First woman to run Boston Marathon completes race again 50 years later
- Author: Ernesto Newman Apr 20, 2017,
Apr 20, 2017, 0:06
The event was commemorating 50 years of women running the Boston Marathon, honoring the bold move of Switzer, who signed up ambiguously as K.V. Switzer and became the first female to enter.
"I wasn't trying to break any barriers", Switzer, now 70, told SELF past year.
Switzer and Semple, the race official who almost tossed her off the course, have become close friends over the years. A woman named Roberta Gibb had run the previous year unregistered.
'It's not for me, it's for others to be inspired, to be motivated, ' he said of running the race in an interview with WBZ.
"I knew if I dropped out no one would believe women could run distances and deserved to be in the Boston Marathon".
This was Rose's 16th marathon and the fourth time she has completed the Boston Marathon specifically.
Switzer embraced her destiny for her 50th anniversary race and focused on starting healthy and finishing strong.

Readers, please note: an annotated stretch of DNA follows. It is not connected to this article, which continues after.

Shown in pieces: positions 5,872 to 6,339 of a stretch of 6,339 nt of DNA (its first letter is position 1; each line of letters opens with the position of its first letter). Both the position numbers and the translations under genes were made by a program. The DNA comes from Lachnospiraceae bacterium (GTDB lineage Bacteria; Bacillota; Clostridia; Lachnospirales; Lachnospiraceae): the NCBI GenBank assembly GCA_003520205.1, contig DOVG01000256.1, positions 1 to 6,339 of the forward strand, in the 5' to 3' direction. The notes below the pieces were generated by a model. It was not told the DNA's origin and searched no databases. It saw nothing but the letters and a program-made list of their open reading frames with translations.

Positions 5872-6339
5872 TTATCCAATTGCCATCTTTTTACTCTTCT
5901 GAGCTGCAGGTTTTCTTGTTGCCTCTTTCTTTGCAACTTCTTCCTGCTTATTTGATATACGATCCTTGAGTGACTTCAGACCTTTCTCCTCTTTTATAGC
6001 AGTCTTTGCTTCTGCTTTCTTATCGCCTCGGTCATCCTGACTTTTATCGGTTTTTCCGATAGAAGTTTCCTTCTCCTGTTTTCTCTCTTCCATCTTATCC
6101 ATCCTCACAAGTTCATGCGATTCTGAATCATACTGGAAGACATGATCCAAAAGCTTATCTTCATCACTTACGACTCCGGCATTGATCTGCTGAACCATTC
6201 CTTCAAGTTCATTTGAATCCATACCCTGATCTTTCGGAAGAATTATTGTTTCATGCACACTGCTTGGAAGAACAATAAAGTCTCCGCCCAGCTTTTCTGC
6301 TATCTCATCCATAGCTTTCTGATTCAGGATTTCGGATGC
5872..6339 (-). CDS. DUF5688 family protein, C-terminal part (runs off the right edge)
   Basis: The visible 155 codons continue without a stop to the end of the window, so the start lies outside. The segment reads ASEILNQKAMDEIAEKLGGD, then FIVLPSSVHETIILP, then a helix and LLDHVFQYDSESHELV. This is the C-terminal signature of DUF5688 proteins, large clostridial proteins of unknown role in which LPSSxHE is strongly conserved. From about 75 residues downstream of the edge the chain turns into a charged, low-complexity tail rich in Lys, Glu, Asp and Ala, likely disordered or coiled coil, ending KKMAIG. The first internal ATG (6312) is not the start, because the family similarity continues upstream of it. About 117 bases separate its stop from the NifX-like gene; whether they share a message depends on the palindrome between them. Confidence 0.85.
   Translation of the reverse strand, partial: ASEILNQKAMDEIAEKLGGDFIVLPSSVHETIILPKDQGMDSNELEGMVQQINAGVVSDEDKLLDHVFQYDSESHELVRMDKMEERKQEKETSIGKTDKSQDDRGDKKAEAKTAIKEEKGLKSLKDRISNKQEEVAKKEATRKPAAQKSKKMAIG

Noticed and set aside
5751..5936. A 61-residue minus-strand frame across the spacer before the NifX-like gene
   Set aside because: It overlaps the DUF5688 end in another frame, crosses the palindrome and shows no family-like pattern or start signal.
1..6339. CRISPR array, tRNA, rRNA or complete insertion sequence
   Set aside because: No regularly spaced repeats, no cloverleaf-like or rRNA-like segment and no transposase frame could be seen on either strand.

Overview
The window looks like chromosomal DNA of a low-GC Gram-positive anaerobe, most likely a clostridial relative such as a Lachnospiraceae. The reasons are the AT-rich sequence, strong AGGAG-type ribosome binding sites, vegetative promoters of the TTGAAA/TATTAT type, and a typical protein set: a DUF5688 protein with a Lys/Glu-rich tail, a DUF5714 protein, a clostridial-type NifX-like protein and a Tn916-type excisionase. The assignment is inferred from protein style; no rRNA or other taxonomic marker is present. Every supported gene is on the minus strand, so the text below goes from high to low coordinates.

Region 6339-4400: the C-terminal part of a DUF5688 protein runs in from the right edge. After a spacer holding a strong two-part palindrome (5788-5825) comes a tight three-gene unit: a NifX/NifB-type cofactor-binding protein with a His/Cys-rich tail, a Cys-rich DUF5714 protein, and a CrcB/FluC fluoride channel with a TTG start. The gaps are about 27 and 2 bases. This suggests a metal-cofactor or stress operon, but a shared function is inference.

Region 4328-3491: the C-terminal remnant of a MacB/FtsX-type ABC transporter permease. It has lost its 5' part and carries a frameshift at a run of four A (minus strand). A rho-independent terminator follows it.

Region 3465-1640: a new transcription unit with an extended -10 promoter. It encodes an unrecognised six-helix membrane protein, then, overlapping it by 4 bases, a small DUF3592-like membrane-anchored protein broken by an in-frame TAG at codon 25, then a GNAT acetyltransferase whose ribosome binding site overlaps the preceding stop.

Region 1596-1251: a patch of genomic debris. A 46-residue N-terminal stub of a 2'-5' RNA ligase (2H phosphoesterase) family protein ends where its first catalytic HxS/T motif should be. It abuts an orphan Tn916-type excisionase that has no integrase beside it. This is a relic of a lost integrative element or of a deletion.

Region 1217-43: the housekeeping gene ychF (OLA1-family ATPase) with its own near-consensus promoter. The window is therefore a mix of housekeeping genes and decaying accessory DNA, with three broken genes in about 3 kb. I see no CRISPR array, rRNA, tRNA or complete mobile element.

"It changed everything", she said. "...nor was there anything indicating gender on the entry form".
In fact, CBS News caught up with Switzer later in the day as she took part in the marathon.
"I generally am pretty law-abiding".
"My goal is to reach women in places right now where they're not allowed to leave the house alone, drive a auto or get an education, " Switzer said last week, according to WBZ.
"But am I bold? I ask for forgiveness". "You always want to be a little bit better", Switzer said.
That out-of-control guy was one of the race organizers, Jock Semple.
Switzer's boyfriend shouldered him out of the way, and Switzer ran on.
"...an official tried to eject me from the race simply because I was a woman".
Pictures of that splashed across newspaper front pages, and Switzer somewhat inadvertently became a symbol of the women's movement. "I always thought it [happened] at about two miles", she said.
Fellow Kenyan Edna Kiplagat, 38, won the women's race, crossing the finish line at 2:21:52 in her Boston debut. Switzer then went on to create a global series of races in 27 countries with millions of women.
Switzer was 20 years old when she first ran in the Boston Marathon.
The Boston Athletic Association says that 61 of the runners who entered the race were visually impaired, including Stephanie Zundel, a 22-year-old blind woman who finished the race in just over five hours.
"What happened to me was a radicalizing experience".
Fifty years later, she was awarded the honour of firing the gun for the women's race. I didn't push it.